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NJ TRANSIT SET TO LAUNCH SECOND MULTILEVEL TRAINSET

Starting Monday, 6 Northeast Corridor departures to feature new cars

July 13, 2007
NJT-07-077
Contact: Dan Stessel 973 491-7078

NEWARK, NJSeveral thousand more passengers will find themselves with a more comfortable and convenient commute starting Monday, July 16, as NJ TRANSIT rolls out its second multilevel trainset on the system’s busiest rail line.

The new eight-car trainset (or “consist”) will join the 11-car trainset already in service on the Northeast Corridor between Trenton and New York. With the second consist in service, NJ TRANSIT will offer six departures using multilevel equipment:

TO NEW YORK

Train 3914

Depart Trenton 6:03 a.m.

Arrive New York 7:11 a.m.

Train 3924

Depart Trenton 7:10 a.m.

Arrive New York 8:20 a.m.

Train 3952

Depart Trenton 2:17 p.m.

Arrive New York 3:31 p.m.

TO TRENTON

Train 3835

Depart New York 10:28 a.m.

Arrive Trenton 11:59 a.m.

Train 3965

Depart New York 5:16 p.m.

Arrive Trenton 6:24 p.m.

Train 3967

Depart New York 5:30 p.m.

Arrive Trenton 6:36 p.m.

“The customer reaction to our new generation multilevel rail cars has been overwhelmingly positive, which is a testament to our commitment to incorporate customers into the design process,” said New Jersey Transportation Commissioner Kris Kolluri.

“With NJ TRANSIT ridership at an all-time high for the fourth consecutive year, the second multilevel trainset will provide new peak-period capacity on our busiest rail line,” said NJ TRANSIT Executive Director Richard Sarles.

The arrival of the second multilevel train will also allow NJ TRANSIT to reallocate ten single-level rail cars to trains on other rail lines, providing additional capacity.

NJ TRANSIT expects to place a third multilevel trainset in service by September, based on the production and delivery schedule provided by Bombardier Transportation, the cars’ manufacturer.

Designed for customers by customers, the new multilevel fleet offers 15-20 percent more seating capacity than the latest generation of single-level cars, enabling NJ TRANSIT to accommodate more passengers using existing infrastructure. An eight-car multilevel train provides as many seats as a ten-car single-level train.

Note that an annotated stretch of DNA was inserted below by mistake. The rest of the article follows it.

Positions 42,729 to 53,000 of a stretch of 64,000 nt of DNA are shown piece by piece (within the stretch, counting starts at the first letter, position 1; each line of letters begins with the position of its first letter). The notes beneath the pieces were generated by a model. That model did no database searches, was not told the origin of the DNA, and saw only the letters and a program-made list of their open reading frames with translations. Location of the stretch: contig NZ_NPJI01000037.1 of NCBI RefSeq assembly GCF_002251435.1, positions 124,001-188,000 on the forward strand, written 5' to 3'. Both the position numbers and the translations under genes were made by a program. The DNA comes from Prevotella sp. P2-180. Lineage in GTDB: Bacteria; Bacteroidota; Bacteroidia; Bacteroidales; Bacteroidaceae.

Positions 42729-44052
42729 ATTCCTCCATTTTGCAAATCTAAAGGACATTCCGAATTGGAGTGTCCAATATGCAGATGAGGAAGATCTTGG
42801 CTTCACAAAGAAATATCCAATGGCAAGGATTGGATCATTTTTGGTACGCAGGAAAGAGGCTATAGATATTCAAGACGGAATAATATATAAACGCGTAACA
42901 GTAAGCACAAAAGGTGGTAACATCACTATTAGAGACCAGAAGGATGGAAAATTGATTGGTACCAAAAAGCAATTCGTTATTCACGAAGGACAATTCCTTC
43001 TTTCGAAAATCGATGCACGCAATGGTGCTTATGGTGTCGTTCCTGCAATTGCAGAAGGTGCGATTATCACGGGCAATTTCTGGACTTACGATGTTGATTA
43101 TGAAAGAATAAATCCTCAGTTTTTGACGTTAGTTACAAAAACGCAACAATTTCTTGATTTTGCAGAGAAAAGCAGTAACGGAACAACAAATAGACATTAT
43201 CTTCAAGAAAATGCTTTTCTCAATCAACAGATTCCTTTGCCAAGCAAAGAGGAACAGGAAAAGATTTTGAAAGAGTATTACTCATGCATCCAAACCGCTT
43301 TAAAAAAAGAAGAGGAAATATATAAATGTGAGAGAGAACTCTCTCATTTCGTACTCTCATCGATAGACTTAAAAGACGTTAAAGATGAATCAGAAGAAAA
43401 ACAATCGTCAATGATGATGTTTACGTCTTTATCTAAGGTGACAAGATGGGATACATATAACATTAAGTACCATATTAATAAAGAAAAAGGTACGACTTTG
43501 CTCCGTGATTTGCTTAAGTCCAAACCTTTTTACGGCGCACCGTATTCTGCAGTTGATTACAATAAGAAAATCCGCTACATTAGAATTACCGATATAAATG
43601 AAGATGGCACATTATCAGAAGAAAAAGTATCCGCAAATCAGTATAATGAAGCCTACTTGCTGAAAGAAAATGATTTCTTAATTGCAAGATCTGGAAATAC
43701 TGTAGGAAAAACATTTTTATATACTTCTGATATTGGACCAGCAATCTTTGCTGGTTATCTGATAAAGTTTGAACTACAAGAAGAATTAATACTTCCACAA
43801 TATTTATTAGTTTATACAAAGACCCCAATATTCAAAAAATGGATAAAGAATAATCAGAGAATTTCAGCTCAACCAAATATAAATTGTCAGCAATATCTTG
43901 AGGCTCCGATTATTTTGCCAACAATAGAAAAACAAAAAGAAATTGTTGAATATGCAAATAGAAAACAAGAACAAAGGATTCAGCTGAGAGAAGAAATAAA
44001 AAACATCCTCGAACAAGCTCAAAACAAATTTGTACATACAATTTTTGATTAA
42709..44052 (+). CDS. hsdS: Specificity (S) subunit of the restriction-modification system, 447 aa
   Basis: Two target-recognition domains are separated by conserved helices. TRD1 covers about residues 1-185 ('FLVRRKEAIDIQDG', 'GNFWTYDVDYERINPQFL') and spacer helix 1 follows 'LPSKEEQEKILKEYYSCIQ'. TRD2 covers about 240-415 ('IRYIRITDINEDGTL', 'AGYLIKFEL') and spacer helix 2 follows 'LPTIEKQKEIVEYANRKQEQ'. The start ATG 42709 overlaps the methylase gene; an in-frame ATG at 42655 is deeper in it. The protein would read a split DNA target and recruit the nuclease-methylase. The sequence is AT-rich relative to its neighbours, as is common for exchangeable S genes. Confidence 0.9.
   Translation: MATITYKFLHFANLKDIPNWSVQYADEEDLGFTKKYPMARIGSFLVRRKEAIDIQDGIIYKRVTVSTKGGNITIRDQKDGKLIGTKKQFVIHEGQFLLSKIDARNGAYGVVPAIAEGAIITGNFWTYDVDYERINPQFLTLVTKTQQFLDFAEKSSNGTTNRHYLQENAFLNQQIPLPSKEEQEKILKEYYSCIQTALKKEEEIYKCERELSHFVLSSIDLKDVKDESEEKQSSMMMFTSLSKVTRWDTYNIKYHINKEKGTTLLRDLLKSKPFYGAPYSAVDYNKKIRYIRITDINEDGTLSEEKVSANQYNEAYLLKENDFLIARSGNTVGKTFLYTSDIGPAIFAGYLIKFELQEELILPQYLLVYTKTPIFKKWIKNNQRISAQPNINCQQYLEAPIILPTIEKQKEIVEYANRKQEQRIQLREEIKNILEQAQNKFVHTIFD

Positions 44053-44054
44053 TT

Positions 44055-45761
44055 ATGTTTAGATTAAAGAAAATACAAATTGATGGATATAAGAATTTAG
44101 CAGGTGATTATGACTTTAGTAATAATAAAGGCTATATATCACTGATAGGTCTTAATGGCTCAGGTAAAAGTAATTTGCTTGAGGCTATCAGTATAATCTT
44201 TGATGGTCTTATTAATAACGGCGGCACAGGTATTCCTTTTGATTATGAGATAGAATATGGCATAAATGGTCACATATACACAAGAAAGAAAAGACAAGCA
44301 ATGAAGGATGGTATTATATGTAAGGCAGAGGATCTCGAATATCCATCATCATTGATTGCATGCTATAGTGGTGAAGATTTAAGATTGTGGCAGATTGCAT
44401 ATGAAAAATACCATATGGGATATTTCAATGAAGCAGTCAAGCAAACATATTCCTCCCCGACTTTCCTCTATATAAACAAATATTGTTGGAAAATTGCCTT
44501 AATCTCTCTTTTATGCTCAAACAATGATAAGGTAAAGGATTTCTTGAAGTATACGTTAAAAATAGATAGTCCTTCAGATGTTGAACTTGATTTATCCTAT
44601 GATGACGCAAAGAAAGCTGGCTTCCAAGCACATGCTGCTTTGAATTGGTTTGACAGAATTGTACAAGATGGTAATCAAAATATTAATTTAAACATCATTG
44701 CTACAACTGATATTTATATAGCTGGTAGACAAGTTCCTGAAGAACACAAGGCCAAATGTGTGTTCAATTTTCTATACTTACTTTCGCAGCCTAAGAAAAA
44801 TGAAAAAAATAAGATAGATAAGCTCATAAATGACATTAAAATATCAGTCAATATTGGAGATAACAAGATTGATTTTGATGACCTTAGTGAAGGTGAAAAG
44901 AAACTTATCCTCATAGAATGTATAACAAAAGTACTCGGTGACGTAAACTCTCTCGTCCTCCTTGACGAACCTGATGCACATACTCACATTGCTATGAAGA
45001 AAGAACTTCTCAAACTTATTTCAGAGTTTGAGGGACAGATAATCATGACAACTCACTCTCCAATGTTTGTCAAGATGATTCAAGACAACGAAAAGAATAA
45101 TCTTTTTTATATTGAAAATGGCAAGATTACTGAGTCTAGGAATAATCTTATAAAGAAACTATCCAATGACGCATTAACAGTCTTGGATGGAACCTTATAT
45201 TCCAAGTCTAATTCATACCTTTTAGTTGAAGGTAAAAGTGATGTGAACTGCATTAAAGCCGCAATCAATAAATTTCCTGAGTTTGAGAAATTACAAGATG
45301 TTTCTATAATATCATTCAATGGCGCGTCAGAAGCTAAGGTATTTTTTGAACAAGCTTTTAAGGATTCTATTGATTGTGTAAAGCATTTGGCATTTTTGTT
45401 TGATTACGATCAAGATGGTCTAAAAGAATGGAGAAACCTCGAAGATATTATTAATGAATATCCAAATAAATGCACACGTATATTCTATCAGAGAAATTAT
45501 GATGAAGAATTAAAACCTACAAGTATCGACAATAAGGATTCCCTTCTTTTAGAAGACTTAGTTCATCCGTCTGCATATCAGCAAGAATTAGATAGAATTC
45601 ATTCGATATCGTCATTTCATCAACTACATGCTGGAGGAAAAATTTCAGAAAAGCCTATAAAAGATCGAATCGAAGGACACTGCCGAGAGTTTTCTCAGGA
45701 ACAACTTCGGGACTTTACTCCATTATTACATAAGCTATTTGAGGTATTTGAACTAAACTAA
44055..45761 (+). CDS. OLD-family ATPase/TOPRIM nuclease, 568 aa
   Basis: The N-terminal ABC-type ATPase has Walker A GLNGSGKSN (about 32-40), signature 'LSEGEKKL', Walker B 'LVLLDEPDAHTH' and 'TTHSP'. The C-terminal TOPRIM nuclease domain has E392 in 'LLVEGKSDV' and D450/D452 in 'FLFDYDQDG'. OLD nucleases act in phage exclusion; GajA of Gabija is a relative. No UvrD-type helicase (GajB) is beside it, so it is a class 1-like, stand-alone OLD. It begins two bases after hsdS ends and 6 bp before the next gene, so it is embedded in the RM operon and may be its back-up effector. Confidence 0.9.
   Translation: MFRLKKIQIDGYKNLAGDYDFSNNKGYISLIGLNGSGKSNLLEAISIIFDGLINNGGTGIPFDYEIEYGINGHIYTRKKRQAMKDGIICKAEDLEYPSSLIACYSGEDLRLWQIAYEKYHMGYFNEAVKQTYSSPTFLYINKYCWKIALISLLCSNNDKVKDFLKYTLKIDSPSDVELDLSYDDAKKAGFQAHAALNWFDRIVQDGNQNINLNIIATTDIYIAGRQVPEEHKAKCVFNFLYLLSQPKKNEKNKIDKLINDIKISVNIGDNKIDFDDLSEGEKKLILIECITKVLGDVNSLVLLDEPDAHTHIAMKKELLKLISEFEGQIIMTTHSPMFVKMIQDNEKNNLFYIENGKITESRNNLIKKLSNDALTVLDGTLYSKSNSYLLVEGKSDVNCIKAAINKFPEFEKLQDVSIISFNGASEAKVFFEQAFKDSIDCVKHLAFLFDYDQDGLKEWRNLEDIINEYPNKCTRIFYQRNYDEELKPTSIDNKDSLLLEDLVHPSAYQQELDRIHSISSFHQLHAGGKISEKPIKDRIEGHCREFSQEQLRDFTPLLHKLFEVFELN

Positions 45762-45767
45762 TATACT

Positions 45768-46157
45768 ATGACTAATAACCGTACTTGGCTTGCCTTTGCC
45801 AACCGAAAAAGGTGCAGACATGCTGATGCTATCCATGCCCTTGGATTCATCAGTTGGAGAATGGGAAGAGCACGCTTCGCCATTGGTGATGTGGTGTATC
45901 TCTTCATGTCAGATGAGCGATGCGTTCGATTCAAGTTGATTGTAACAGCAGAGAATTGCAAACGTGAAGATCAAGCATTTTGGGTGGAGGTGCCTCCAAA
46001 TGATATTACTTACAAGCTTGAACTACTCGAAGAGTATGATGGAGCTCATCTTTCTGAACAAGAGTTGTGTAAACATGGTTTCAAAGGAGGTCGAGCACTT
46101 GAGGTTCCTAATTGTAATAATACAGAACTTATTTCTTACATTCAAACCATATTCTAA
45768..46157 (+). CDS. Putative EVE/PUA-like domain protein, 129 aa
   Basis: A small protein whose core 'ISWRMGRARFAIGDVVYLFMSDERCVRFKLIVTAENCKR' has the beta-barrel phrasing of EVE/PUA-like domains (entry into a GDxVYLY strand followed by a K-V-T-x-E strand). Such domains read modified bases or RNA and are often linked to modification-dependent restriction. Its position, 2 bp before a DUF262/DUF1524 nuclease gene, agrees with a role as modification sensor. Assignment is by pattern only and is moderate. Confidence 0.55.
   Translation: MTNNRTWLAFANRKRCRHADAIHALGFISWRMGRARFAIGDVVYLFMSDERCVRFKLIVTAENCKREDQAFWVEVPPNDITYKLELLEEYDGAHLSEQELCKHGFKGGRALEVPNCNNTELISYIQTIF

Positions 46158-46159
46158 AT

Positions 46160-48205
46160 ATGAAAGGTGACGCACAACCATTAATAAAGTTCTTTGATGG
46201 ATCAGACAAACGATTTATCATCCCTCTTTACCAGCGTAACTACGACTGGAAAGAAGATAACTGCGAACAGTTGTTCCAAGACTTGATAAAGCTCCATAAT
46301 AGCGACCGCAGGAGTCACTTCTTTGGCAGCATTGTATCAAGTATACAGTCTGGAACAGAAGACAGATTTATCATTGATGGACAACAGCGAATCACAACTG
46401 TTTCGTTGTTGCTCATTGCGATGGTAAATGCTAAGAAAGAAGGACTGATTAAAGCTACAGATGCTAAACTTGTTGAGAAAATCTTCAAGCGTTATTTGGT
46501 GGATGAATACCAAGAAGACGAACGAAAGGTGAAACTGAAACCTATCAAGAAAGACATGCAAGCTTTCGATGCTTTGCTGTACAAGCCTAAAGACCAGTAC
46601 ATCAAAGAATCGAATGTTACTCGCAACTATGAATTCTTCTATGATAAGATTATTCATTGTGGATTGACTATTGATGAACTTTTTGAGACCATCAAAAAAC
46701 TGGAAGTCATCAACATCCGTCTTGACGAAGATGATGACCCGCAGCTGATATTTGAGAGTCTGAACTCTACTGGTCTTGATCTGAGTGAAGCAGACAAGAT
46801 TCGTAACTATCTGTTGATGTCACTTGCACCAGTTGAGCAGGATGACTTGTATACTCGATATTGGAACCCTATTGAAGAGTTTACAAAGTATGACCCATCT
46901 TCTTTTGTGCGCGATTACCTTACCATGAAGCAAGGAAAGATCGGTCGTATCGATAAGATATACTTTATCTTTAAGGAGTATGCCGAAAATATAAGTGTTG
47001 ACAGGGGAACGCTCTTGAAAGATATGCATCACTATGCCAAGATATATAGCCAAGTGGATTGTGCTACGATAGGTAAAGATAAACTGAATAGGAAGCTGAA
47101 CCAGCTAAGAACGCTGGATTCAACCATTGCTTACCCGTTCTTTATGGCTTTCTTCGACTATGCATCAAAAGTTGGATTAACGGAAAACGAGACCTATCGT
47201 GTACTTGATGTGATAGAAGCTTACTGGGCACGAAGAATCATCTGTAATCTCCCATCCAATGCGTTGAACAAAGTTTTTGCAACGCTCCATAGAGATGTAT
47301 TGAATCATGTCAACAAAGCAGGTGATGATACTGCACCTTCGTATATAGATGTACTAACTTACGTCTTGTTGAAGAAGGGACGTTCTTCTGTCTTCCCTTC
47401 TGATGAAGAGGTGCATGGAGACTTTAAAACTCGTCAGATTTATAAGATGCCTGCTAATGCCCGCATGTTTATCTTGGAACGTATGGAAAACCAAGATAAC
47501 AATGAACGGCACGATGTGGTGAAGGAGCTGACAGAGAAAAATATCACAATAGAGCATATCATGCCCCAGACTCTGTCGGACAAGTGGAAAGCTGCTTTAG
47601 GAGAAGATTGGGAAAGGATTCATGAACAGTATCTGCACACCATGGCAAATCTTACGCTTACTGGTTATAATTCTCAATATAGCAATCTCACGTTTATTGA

The cars’ interior design features large tinted windows, indirect ceiling lighting and soothing blue tones to produce a restful and spacious passenger environment. Each car features an upper and lower seating level, as well as an open, intermediate “mezzanine” level at each end of the car—making the cars truly “multilevel.” The mezzanine features plenty of space for customers who opt to stand—complete with padded leaning stations—as well as areas for wheelchairs, carts, strollers and luggage. Fully accessible restrooms are found in this area on more than half of the cars and feature refined finishes and a generous amount of space.

On the upper and lower levels, seats are arranged in a two-by-two configuration—meaning that every seat is either a “window” or an “aisle” with no middle seat. Each seat provides 25.27 inches of knee room—a full inch more than Comet V single-level cars—and 2.2 inches more seat width than Comet V seats. The two-by-two configuration also results in wider aisles that facilitate passenger boarding and alighting, while making it easier for customers and crewmembers to move about the train. Four doors on each side of the car further expedite the boarding process.

Each car features high-tech automated public address systems and LED destination screens to keep customers informed. Emergency intercoms are available throughout the car—including a call-for-assistance button in the restrooms—and improved anti-skid flooring is featured in the vestibules and restrooms to prevent slips.

NJ TRANSIT is the nation's largest statewide public transportation system providing nearly 857,000 weekday trips on 240 bus routes, three light rail lines and 11 commuter rail lines. It is the third largest transit system in the country with 162 rail stations, 60 light rail stations and more than 18,000 bus stops linking major points in New Jersey, New York and Philadelphia.